First: I am familiar with the Roth IRA rules around withdrawing your contributions and the ramifications of that, so no questions there.

I'm moving my Roth IRA between brokerages. I have a letter but my brokerage requires I physically mail it to them, cut a check, etc etc. It could take weeks.

I'd like to just withdraw the funds to my bank account from the old brokerage and then deposit them into the new brokerage Roth IRA so it doesn't take weeks. Is there a way to do this without incurring tax penalties? I don't want this to be seen as a contribution to the new account or a withdraw of the gains on the old account - it needs to be seen as a transfer in the eyes of the IRS.

Edit: I'm also familiar with the "60 day" rule of withdrawing and returning funds. What I'm unsure of is if you do this between different brokerages will it still be considered the same funds and retain its age, etc?

  • What do you mean by "retain its age"? What difference does that make?
    – D Stanley
    Apr 7, 2017 at 14:29
  • Certain rules apply to contributions and accounts with regard to being able to make principle withdrawals (how I understand it) that go away after a certain period of time.
    – jimmy0x52
    Apr 7, 2017 at 16:44
  • According to this the age of the 401(k) is not considered when you roll it to an IRA. The age of your Roth IRA will be based on your first contribution to a Roth IRA.
    – D Stanley
    Apr 7, 2017 at 17:13
  • I always used an electronic direct transfer, and between the large providers, it arrives next day. Maybe the brokerage you are using is the issue.
    – Aganju
    Apr 7, 2017 at 17:17
  • If you do not want taxes to be withheld (on the earnings) from the distribution, you may need to do a direct rollover, instead of cutting a check for you to deposit in your own bank account. This link indicates you might be okay with a Roth, but personally I'd want to play it safe. irs.gov/retirement-plans/plan-participant-employee/… Apr 7, 2017 at 17:59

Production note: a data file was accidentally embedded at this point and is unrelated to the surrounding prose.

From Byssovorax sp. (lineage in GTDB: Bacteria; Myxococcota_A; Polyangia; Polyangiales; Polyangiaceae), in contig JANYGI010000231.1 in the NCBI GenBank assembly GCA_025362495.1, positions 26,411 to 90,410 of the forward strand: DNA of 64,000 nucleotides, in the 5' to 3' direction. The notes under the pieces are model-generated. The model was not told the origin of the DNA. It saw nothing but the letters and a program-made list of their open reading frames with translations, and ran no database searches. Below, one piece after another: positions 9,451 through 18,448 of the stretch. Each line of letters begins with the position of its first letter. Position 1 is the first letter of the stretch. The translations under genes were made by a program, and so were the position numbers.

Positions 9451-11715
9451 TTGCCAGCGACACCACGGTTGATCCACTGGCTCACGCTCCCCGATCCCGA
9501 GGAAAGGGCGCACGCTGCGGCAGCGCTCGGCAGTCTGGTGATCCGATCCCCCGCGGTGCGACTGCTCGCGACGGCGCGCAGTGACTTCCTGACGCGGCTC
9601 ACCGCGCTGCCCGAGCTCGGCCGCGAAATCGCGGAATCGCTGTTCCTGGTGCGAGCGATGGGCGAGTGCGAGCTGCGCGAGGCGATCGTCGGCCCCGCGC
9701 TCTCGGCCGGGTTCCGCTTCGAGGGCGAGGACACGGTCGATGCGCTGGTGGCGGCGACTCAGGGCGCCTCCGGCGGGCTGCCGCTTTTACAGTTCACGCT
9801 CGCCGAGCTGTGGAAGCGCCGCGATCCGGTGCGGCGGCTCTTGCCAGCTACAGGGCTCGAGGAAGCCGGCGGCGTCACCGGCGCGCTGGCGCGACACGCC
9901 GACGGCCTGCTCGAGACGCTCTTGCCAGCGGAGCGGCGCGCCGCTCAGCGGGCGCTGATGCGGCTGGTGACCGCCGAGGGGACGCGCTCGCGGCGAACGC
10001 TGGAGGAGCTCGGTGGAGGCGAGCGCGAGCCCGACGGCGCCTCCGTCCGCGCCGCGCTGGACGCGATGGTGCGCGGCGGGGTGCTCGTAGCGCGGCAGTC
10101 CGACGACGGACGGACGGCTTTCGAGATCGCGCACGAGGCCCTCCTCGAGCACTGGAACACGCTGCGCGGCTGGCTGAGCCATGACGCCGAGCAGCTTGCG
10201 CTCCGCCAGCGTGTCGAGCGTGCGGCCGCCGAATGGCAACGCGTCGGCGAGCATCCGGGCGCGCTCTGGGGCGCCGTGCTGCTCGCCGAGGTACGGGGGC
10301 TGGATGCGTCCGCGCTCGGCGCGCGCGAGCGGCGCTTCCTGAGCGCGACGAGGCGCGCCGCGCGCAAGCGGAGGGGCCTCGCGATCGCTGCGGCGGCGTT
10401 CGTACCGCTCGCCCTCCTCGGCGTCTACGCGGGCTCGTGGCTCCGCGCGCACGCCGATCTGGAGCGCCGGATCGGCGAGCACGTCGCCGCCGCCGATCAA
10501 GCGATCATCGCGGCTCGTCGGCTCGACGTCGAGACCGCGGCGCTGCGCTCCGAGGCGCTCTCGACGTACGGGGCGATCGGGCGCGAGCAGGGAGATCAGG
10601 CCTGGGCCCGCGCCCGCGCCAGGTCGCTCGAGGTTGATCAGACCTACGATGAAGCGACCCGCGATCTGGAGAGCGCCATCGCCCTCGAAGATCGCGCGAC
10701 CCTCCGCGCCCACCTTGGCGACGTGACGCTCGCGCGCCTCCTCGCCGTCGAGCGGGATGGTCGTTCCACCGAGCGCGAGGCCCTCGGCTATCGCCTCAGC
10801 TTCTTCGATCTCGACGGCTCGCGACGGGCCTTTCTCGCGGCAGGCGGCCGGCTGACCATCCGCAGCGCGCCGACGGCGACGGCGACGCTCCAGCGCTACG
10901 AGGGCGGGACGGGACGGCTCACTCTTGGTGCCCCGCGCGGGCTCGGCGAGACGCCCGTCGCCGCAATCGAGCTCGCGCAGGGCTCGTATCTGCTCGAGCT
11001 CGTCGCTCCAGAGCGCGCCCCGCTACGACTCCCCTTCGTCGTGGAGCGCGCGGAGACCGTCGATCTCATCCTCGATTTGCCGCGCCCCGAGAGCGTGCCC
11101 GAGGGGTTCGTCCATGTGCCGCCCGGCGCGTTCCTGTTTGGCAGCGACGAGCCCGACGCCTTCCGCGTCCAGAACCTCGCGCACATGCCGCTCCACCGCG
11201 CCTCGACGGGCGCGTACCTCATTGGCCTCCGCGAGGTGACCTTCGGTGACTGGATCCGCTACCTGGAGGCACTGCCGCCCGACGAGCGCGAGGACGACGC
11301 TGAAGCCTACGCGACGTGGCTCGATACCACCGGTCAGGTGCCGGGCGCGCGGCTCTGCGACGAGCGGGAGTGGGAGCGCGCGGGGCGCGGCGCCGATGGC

1 Answer 1


What you are describing in an indirect transfer, as opposed to a direct transfer.

It could take weeks.

I have done direct transfers from Traditional 401(k)s four times, and it has taken less than a week each time. For three of them I was mailed a check made out to the destination brokerage and sent it via certified mail to get deposited. One transfer was handled by my HR department since I was transferring to a 401K0) (which I wouldn't do again). It is a bit nerve-racking to mail very large checks, but I have not had any problems, and I made sure to keep photocopies of the check.

I suspect that you'll have 3-day (roughly) waiting periods for both the withdrawal and the deposit if you do an indirect rollover (whether electronic or paper mail).

Is there a way to do this without incurring tax penalties?

Yes it can be done, but it is more work for you, has significant tax risk, and you can only do one indirect transfer (regardless of type) in any 12-month period. There is no limit to the number of direct IRA to IRA rollovers you can do. I believe there's also additional paperwork required when you file your taxes, but since I haven't done an indirect rollover I can't say for certain what that burden is.

You will need to contact both brokerages and make sure that they are very clear what you are doing (regardless if its a direct or indirect rollover) to get all of the necessary steps. The receiving trustee might have some specific requirements that you'll need to adhere to when making the withdrawal request.

  • Generally even though the check is mailed to you, you want to have it made out to the new IRA custodian that way they don't hold any money back for taxes. Apr 7, 2017 at 15:22
  • This sounds painful enough to just wait for the postal mail. I hate that it's 2017 and I still have to physically mail a piece of paper. Thanks for the thorough answer.
    – jimmy0x52
    Apr 7, 2017 at 15:25
  • @mhoran_psprep Some brokerages can do it electronically, but yes if they mail you a check it will likely need to be made out to the receiving brokerage (and likely need the destination account number as well). That's why I say to contact both brokerages to get all of the requirements on both sides.
    – D Stanley
    Apr 7, 2017 at 15:25
  • Just be aware of the recent (2015, I think) Tax Court decision that made indirect transfers more dangerous if you're not careful. You can now only do ONE indirect transfer per (IIRC) rolling 12-month period. Not one per account. Not one per kind of IRA. ONE. If you do an additional one it will be an invalid transfer and you'd better put the money back where it came from within 60 days. All the more reason to do a trustee-to-trustee transfer. Apr 7, 2017 at 20:01
  • 1
    Here's a cite on the new rule, btw: irs.gov/retirement-plans/ira-one-rollover-per-year-rule And it looks like it's harsher than I remembered. You can't even put the money back if you take a 2nd distribution, by my reading of that document! Apr 7, 2017 at 20:07

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